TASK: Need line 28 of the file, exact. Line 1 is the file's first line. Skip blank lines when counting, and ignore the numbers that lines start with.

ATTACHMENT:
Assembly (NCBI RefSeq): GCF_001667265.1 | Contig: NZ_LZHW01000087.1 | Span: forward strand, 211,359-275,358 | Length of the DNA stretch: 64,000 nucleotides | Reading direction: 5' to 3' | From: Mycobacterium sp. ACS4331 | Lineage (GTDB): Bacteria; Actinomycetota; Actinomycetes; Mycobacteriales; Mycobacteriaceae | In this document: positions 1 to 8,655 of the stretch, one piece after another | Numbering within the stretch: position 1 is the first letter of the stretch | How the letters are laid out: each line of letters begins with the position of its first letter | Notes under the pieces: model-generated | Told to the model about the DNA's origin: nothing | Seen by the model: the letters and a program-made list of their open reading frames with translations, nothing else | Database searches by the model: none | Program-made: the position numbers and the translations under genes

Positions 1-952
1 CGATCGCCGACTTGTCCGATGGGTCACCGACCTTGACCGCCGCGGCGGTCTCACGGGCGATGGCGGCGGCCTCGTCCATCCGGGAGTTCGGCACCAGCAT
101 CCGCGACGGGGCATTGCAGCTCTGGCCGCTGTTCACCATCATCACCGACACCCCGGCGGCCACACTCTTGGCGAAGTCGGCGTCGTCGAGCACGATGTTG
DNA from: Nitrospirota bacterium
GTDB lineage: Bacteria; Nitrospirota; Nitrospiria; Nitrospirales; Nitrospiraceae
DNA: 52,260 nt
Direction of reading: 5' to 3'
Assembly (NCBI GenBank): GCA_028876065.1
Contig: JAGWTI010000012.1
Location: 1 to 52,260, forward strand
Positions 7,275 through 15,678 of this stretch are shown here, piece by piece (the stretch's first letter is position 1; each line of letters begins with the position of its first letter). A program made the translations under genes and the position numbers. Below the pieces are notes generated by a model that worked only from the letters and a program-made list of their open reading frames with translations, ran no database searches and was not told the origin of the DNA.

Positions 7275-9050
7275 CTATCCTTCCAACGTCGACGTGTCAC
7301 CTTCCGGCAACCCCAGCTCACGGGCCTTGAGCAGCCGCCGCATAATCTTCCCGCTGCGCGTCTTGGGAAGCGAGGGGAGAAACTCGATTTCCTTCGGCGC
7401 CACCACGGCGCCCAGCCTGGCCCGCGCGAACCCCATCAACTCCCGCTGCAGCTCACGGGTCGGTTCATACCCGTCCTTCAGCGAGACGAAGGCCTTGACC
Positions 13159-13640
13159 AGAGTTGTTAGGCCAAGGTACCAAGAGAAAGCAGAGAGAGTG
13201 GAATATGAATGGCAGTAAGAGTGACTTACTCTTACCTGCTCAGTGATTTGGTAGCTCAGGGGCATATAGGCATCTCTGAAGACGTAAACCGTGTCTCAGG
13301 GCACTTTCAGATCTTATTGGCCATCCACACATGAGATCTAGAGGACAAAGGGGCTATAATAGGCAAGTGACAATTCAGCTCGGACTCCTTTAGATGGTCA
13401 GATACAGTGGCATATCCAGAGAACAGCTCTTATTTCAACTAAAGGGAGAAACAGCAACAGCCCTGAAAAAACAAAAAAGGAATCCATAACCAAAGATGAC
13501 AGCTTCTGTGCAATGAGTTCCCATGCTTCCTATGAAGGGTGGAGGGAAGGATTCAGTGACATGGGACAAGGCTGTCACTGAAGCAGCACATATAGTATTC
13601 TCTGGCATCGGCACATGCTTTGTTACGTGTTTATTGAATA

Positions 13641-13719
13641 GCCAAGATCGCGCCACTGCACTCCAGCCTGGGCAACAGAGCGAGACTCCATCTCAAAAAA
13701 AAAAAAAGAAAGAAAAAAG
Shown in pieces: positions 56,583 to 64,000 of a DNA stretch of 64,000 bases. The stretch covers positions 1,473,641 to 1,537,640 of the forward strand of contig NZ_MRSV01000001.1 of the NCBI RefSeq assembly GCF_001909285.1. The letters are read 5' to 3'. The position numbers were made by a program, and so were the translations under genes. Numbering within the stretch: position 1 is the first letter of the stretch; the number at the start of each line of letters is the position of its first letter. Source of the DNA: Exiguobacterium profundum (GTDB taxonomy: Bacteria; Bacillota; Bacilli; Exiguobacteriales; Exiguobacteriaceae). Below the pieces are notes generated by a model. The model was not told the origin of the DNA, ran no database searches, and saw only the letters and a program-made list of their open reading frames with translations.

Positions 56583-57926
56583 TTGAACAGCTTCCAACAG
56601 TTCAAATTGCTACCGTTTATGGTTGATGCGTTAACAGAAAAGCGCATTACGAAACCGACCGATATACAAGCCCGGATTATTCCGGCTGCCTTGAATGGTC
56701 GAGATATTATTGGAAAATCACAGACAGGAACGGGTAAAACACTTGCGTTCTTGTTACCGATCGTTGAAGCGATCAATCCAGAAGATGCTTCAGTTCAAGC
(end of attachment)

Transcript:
Positions 56583-57926